As regulators of gene expression in multicellular organisms, microRNAs (miRNAs) are crucial for growth and development. While a plethora of factors involved in their biogenesis and action in Arabidopsis thaliana has been described, these processes and their fine-tuning are not fully understood. Here, we used plants expressing an artificial miRNA target mimic (MIM) to screen for negative regulators of miR156. We identified a new mutant allele of the F-box gene HAWAIIAN SKIRT (HWS; At3G61590), hws-5, as a suppressor of the MIM156-induced developmental and molecular phenotypes. In hws plants, levels of some endogenous miRNAs are increased and their mRNA targets decreased. Plants constitutively expressing full-length HWS - but not a truncated version lacking the F-box domain - display morphological and molecular phenotypes resembling those of mutants defective in miRNA biogenesis and activity. In combination with such mutants, hws loses its delayed floral organ abscission ('skirt') phenotype, suggesting epistasis. Also, the hws transcriptome profile partially resembles those of well-known miRNA mutants hyl1-2, se-3 and ago1-27, pointing to a role in a common pathway. We thus propose HWS as a novel, F-box dependent factor involved in miRNA function.

Congratulations, Dr. Giovanna Capovilla!

Posted on October 09, 2017

Giovanna successfully defended her PhD thesis entitled 'Exploring the role of temperature regulated alternative splicing in flowering time and morphogenesis' read more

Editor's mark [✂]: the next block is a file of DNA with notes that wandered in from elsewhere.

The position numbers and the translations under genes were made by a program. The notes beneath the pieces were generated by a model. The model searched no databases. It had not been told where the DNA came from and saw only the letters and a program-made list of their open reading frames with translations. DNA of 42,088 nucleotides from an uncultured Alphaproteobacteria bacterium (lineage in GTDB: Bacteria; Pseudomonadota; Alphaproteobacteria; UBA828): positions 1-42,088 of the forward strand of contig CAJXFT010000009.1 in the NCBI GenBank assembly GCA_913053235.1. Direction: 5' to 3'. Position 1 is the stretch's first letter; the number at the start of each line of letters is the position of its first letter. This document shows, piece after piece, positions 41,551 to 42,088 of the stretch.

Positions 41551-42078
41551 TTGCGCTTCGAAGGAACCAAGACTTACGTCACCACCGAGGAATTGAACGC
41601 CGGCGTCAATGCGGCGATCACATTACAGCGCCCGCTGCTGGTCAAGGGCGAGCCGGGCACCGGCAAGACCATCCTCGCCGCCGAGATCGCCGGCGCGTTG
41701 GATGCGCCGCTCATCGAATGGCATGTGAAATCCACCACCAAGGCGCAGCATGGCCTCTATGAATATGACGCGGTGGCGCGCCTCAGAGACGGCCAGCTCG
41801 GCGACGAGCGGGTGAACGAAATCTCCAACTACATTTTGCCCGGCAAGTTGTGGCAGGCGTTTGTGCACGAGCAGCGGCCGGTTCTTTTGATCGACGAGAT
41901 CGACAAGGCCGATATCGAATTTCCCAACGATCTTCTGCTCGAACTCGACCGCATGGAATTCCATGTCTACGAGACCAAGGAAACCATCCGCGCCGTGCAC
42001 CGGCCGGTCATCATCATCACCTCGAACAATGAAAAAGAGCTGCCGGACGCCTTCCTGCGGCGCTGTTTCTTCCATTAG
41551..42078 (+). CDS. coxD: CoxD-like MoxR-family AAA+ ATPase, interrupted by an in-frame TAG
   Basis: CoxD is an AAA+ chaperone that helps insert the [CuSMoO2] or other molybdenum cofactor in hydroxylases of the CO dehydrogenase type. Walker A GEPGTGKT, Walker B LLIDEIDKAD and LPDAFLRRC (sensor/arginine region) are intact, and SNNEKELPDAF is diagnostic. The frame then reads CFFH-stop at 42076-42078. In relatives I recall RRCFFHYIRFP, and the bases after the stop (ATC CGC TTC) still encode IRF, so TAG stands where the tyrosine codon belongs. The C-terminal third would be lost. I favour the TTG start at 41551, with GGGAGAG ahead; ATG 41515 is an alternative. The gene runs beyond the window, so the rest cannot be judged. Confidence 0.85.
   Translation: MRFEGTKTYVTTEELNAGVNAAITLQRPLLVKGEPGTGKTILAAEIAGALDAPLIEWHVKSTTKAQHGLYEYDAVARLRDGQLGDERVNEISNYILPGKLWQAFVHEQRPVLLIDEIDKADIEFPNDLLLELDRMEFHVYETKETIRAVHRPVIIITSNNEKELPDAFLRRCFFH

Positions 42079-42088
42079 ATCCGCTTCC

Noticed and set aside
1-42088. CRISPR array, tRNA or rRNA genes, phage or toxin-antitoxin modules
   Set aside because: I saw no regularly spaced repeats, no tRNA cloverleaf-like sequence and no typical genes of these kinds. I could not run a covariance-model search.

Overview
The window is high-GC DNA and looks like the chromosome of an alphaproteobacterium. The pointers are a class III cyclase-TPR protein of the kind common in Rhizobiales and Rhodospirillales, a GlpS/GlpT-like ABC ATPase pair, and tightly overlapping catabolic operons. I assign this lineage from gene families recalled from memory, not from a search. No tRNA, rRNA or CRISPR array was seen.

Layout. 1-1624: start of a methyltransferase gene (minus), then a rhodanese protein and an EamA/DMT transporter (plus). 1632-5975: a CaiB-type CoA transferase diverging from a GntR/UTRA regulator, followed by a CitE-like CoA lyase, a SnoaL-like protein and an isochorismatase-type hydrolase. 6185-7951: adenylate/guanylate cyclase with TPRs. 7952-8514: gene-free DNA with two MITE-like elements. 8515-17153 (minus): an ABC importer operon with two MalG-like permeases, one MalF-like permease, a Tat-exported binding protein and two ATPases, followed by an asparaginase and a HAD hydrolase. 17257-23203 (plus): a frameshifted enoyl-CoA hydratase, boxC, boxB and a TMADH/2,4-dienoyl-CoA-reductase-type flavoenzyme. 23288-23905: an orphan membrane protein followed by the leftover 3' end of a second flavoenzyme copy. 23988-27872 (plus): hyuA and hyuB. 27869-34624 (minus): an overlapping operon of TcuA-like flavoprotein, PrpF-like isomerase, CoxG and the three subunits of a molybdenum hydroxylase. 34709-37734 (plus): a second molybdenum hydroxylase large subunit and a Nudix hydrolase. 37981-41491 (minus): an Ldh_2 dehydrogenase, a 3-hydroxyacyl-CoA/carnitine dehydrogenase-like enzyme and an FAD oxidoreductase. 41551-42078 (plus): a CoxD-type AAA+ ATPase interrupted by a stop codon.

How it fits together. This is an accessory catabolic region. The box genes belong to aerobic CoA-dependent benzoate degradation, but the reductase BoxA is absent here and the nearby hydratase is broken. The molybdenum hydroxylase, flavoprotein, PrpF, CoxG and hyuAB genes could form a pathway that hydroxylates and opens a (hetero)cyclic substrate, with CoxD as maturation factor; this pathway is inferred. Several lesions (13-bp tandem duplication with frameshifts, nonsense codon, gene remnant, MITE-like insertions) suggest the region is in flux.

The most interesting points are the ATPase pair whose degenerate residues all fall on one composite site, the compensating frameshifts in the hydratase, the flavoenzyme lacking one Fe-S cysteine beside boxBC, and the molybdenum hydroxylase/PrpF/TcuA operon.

Congratulations, Giovanna!

Maus Türöffner Tag

Posted on October 03, 2017

How we sequence DNA - teaching lab for kids read more

As big fans of Die Maus, we participated in this year's open house event and showed how DNA can be extracted, read and sequenced. 

Big thanks to all kids for a fun day!

6th bioRxiv of 2017: Massive field data from rain manipulation

Posted on September 11, 2017

Field experiment with 517 A. thaliana accessions in Madrid & Tübingen read more

A rainfall-manipulation experiment with 517 Arabidopsis thaliana accessions

Exposito-Alonso et al. https://doi.org/10.1101/186767

The gold standard for studying natural selection is to quantify lifetime fitness in individuals from natural populations that have been grown together under different field conditions. This has been widely done in ecology to measure phenotypic selection in nature for a wide range of organisms -- an evolutionary force that seems to be most determined by local precipitation patterns. Studies that include whole-genome data would enable the translation of coefficients of selection to the genetic level, but such studies are still scarce, even though this type of genetic knowledge will be critical to predict the effect of climate change in natural populations. Here we present such an experiment including rainfall-manipulation with the plant Arabidopsis thaliana. The experiment was carried out in a Mediterranean and a Central European field station with rainout shelters to simulate a high and low rainfall treatment within each location. For each treatment combination, we planted 7 pots with one individual and 5 pots with 30 counted seeds of 517 whole-genome sequenced natural accessions covering the global species distribution. Survival, germination, flowering time, and final seed output were measured for ca. 25,000 pots, which contained ca. 14,500 individual plants and over 310,00 plants growing in small populations. This high-throughput phenotyping was only possible thanks to image analysis techniques using custom-made scripts. To make the data and processing code available, we created an R package dryAR (http://github.com/MoisesExpositoAlonso/dryAR).